Tuesday, March 04, 2008

It's All About the Numbers!

I mentioned in a previous post, that eBay's "Active User" count is suspect because of the number of individuals and businesses that have multiple "active" id's. eBay is having difficulty adding to this "Active User" number or re-engaging innactive accounts. As of this year, eBay has 248 million registered accounts, yet only 83 million of those accounts are active. That means 33% of registered eBay accounts are "active" which is defined as: All users, excluding users of Half.com, StubHub and Internet Auction Co., our Korean subsidiary, who bid on, bought, or listed an item within the previous 12-month period. Users may register more than once and as a result, may have more than one account.

Two-thirds of eBay's registered accounts have not bid, bought or listed on eBay over the past 12 months, so why does eBay trot that total registered user number out in the press? It means absolutely nothing. Sure 248 million is much more impressive sounding than 83 million but when 2/3rds of that 248 million number haven't done anything on the site in the last 12 months it make the total number meaningless.

Well, eBay is following this same pattern with its PayPal numbers. In a recent article on alternative payment options; Cliff Hopkins, senior director, PayPal merchant services said, “When merchants offer PayPal on their sites, they allow 141 million customers around the world to shop with peace of mind because they don’t have to share their financial information online.” Wow, 141 million customers, that is amazing, is that "active customers" or total accounts? According to eBay's 10K filing, PayPal had 57.3 million "Active Accounts" which are defined as : All registered accounts that successfully sent or received at least one payment or payment reversal through the PayPal system within the previous 12-month period. Well, at least PayPal has 40% of their total accounts that are actually active, compared to eBay's 33%

Now, 57.3 million active PayPal accounts is a very impressive number, but certainly not as impressive as 141 million. So in the press and apparently in their sales pitch to merchants, PayPal uses the total user number. To an online merchant the only number that matters is "Active" customers.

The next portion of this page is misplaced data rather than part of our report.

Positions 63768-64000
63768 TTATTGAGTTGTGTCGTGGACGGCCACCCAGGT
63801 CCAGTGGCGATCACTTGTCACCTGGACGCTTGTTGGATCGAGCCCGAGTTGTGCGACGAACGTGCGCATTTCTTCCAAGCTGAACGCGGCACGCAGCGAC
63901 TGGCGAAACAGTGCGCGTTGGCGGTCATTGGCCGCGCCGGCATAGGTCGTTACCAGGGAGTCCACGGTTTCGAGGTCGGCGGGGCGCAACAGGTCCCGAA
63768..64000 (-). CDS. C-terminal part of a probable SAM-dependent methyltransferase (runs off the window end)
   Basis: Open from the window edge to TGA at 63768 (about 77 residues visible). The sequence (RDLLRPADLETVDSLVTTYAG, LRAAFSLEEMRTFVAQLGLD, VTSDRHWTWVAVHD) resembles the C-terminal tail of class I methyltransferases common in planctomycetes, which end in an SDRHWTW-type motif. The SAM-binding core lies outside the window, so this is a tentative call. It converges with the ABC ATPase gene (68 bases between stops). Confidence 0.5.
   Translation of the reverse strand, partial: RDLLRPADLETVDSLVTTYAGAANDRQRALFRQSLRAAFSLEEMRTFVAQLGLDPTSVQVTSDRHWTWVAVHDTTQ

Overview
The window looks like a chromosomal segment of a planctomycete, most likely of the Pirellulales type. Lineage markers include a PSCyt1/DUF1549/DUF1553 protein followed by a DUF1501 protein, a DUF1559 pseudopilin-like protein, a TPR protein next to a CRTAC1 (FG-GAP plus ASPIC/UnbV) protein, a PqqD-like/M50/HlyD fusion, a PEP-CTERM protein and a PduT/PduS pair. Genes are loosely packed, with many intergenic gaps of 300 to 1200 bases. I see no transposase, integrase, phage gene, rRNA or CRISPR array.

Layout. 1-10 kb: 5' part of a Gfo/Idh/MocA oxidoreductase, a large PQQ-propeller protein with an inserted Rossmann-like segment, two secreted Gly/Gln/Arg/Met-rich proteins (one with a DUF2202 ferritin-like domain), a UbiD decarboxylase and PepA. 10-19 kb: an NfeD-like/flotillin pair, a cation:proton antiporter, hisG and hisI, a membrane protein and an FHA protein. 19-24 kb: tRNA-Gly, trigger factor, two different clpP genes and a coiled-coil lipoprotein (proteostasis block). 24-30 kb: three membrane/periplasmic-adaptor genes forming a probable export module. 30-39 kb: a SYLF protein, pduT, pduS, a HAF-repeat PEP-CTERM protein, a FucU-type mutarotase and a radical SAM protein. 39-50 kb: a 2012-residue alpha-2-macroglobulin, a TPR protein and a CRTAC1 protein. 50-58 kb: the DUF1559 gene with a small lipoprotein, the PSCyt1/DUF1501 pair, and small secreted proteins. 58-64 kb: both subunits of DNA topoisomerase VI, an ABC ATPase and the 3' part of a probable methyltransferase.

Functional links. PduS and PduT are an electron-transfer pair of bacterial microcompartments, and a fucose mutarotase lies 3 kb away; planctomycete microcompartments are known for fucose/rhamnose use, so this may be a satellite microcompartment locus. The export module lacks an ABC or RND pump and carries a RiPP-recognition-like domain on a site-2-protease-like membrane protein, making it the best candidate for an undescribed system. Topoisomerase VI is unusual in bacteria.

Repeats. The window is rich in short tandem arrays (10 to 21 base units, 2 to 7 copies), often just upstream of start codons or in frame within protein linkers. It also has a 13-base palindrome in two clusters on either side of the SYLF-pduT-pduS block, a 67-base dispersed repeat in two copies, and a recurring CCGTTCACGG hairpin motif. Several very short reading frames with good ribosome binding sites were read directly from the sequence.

To put PayPal's numbers in perspective, lets compare them to "Active Customer" accounts on Amazon. Since each "Active" Amazon account is also a payment account (Amazon facilitates all transactions on their platform).
  • 57.3 million "Active" PayPal accounts (PayPal accounts grew 16 % Y/Y)
  • 76 million "Active" Amazon customer accounts (Amazon accounts grew 19% Y/Y)
Now, lets look at Skype: In eBay's 10K filing they don't even breakdown the "Active" Skype users, they just disclose the total account number of 276.3 million. The "active" user number must not be nearly as impressive.

eBay's "Active" numbers are certainly impressive but they aren't world beating. Amazon has nearly as many customer accounts as eBay "Active Users" and more payment accounts than PayPal. So next time an eBay or PayPal executive gives you "the numbers" just divide it by 3 to get closer to reality.

Just my 12 %

11 comments:

Anonymous said...

Why do you waste your time writing articles that no one cares about !!!!!

Randy Smythe said...

Anonymous!

Apparently you care enough to come to My Blog Utopia and comment on one of my posts.

I enjoy what I do and I have a lot of great readers. I write for online sellers and I certainly don't do it for the money.

Thanks for stopping by.

randyluver said...

Randy you ebay hater you.

If you had any objectivity you would compare apples with apples like looking at Amazon's registered user to active account ratio.

But we all know you have an ax to grind with Ebay.